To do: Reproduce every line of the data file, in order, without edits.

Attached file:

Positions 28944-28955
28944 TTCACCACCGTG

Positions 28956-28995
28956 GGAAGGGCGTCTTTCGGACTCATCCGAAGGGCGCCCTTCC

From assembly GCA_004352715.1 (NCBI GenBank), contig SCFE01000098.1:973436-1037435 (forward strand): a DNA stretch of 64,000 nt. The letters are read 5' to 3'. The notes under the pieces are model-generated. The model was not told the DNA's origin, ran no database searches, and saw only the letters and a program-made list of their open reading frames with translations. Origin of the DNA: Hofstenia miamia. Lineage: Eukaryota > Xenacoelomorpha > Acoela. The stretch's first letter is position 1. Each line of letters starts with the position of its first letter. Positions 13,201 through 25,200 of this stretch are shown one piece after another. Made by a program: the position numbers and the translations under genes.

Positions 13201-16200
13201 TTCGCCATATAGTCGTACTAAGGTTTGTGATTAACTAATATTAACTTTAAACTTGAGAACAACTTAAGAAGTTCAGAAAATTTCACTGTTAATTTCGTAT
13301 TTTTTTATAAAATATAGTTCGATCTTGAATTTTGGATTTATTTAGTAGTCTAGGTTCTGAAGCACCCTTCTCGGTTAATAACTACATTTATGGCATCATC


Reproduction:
Positions 28944-28955
28944 TTCACCACCGTG

Positions 28956-28995
28956 GGAAGGGCGTCTTTCGGACTCATCCGAAGGGCGCCCTTCC

From assembly GCA_004352715.1 (NCBI GenBank), contig SCFE01000098.1:973436-1037435 (forward strand): a DNA stretch of 64,000 nt. The letters are read 5' to 3'. The notes under the pieces are model-generated. The model was not told the DNA's origin, ran no database searches, and saw only the letters and a program-made list of their open reading frames with translations. Origin of the DNA: Hofstenia miamia. Lineage: Eukaryota > Xenacoelomorpha > Acoela. The stretch's first letter is position 1. Each line of letters starts with the position of its first letter. Positions 13,201 through 25,200 of this stretch are shown one piece after another. Made by a program: the position numbers and the translations under genes.

Positions 13201-16200
13201 TTCGCCATATAGTCGTACTAAGGTTTGTGATTAACTAATATTAACTTTAAACTTGAGAACAACTTAAGAAGTTCAGAAAATTTCACTGTTAATTTCGTAT
13301 TTTTTTATAAAATATAGTTCGATCTTGAATTTTGGATTTATTTAGTAGTCTAGGTTCTGAAGCACCCTTCTCGGTTAATAACTACATTTATGGCATCATC